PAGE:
Jerome Powell. Photo: Mark Makela/Getty Images

Investors and President Trump want the same thing after Tuesday's surprise 50 basis point cut by the Fed: more cuts.

The state of play: The announcement, two weeks to the day before the beginning of the central bank's scheduled March 17–18 policy meeting, has investors scratching their heads. "The Fed pulled the fire alarm without telling anybody why," Bernard Baumohl, chief global economist at the Economic Outlook Group, tells Axios.

  • "There is something else going on here that triggered this cut and everybody is struggling to understand what the Fed saw," he added.
  • The Fed's rate cut announcement at 10 a.m. and chair Jerome Powell's 11 a.m. press conference seemed choreographed to soothe the market but instead created more uncertainty.
  • In response to yesterday's announcement, the president tweeted and Fed fund futures contracts began pricing in what would be crisis-level spending from the Fed.

Between the lines: Baumohl posits that it could be what the Fed's contacts at various U.S. businesses have reported about the impact of the coronavirus on demand, or an advanced copy of Friday's jobs report that shows a particularly weak number.

The intrigue: Fed fund futures prices show traders now see an additional rate cut at March's meeting and another priced in for April, with that month's contract suggesting the Fed could cut rates by an additional 50 basis points, Ben Jeffery, interest rate strategist at BMO Capital Markets, tells Axios.

"It’s remarkable," Jeffery says. "The surprise rate cut cemented the idea that [the coronavirus outbreak] will be a substantial issue for the economy going forward."

  • Deutsche Bank chief U.S. economist Matthew Luzzetti sees the Fed cutting another 50 basis points at its meeting in two weeks, "a move that would be consistent with the historical experience of inter-meeting actions."

The big picture: Lower rates and more central bank stimulus are now expected around the globe, Mark Haefele, global CIO of UBS Global Wealth Management, said in a note.

  • "We also believe the Fed's rate cut is likely to pressure other leading central banks, including the Bank of England, the European Central Bank, and the Swiss National Bank to act."
  • "Meanwhile, we expect China's fiscal support to exceed 2% of GDP this year, after already having announced corporate tax cuts and emergency spending worth 1.2% of GDP."

Quick take: Investors and economists have said for days that monetary policy is unable to combat the underlying problem and central banks now risk wasting what little ammunition they have.

Go deeper ... Federal Reserve: Coronavirus poses "evolving risk" to the economy

Go deeper

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Coronavirus dashboard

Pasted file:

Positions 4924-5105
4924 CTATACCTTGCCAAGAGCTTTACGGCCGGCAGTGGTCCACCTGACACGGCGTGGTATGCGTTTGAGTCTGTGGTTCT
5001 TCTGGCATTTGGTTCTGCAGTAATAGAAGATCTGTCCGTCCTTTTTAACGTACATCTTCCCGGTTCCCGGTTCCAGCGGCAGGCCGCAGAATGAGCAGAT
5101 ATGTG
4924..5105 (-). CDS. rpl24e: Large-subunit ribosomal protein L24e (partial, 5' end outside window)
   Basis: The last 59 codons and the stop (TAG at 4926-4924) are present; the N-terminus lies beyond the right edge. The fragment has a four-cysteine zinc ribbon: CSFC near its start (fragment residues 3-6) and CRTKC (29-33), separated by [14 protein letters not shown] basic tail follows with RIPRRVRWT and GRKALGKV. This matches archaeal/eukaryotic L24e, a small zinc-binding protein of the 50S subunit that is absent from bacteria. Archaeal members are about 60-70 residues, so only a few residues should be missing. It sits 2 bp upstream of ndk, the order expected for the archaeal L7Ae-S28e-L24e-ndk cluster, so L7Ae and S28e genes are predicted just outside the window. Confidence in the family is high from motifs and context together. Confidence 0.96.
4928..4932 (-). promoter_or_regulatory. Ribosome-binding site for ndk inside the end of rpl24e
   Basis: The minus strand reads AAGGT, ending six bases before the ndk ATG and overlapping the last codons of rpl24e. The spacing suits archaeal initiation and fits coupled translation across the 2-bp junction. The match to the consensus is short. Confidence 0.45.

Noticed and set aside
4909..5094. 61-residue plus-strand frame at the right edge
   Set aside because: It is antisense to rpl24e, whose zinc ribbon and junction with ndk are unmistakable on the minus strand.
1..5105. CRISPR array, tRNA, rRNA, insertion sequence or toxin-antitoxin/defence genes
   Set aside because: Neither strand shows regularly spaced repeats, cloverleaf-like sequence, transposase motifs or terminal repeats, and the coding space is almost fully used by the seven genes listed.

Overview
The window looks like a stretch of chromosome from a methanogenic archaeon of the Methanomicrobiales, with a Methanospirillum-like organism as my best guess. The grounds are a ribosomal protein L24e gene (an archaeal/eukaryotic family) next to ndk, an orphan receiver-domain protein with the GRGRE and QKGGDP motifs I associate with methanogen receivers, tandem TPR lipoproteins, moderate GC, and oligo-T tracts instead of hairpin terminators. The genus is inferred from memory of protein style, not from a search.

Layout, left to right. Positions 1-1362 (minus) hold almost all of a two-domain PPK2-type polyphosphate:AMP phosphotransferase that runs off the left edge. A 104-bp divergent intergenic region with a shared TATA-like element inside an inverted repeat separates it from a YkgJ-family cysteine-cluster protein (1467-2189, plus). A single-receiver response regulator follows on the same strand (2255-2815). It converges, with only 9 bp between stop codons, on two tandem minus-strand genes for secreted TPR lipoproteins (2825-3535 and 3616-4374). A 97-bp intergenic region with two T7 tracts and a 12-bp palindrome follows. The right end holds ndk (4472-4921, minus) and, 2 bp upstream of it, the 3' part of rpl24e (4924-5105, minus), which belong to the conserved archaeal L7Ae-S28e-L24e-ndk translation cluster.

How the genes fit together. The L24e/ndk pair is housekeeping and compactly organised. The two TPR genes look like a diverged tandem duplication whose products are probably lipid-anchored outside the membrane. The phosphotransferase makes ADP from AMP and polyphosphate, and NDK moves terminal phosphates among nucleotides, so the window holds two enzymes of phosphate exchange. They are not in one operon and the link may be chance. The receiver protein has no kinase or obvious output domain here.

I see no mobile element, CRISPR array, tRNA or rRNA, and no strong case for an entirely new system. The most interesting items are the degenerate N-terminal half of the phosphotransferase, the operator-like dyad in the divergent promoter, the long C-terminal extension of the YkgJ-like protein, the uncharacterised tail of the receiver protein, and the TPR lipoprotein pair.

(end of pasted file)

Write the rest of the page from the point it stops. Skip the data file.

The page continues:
Illustration: Sarah Grillo/Axios

  1. Global: Total confirmed cases as of 12:30 a.m. ET: 32,994,213 — Total deaths: 996,682 — Total recoveries: 22,850,358Map.
  2. U.S.: Total confirmed cases as of 12:30 a.m. ET: 7,114,235 — Total deaths: 204,752 — Total recoveries: 2,766,280 — Total tests: 101,298,794Map.
  3. States: 3 states set single-day coronavirus case records last week — New York daily cases top 1,000 for first time since June.
  4. Health: The long-term pain of the mental health pandemicFewer than 10% of Americans have coronavirus antibodies.
  5. Business: Millions start new businesses in time of coronavirus.
  6. Education: Summer college enrollment offers a glimpse of COVID-19's effect.

Democrats demand Trump release his tax returns after NYT report

Compilation images of House Nancy Pelosi and President Trump. Photo: Joshua Roberts/Getty Images/Chip Somodevilla/Getty Images

Democrats called on President Trump to disclose his tax returns following a New York Times report alleging he paid $750 in federal income taxes in 2016 and 2017 and nothing in 10 of the past 15 years.

Details: Trump said the report was "total fake news," that he's unable to release the returns as they're "under audit" by the IRS, "which does not treat me well." House Speaker Nancy Pelosi (D-Calif.) said in a statement the report "provides further evidence of the clear need" for a House lawsuit to access the tax returns and "ensure the presidential audit program is functioning effectively, without improper influence."

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Former Trump campaign manager Brad Parscale hospitalized

Brad Parscale, the former campaign manager for President Trump's re-election campaign, at Drake University in January in Des Moines, Iowa. Photo: Tom Brenner/Getty Images

Fort Lauderdale police arrived at former Trump campaign manager Brad Parscale's home on Sunday after his wife called and said he was threatening to harm himself, Florida officials confirmed to Axios.

Details: Fort Lauderdale Police Sgt. DeAnna Greenlaw told Axios officers responded to a report of "an armed male attempting suicide" just before 4 p.m. local time.

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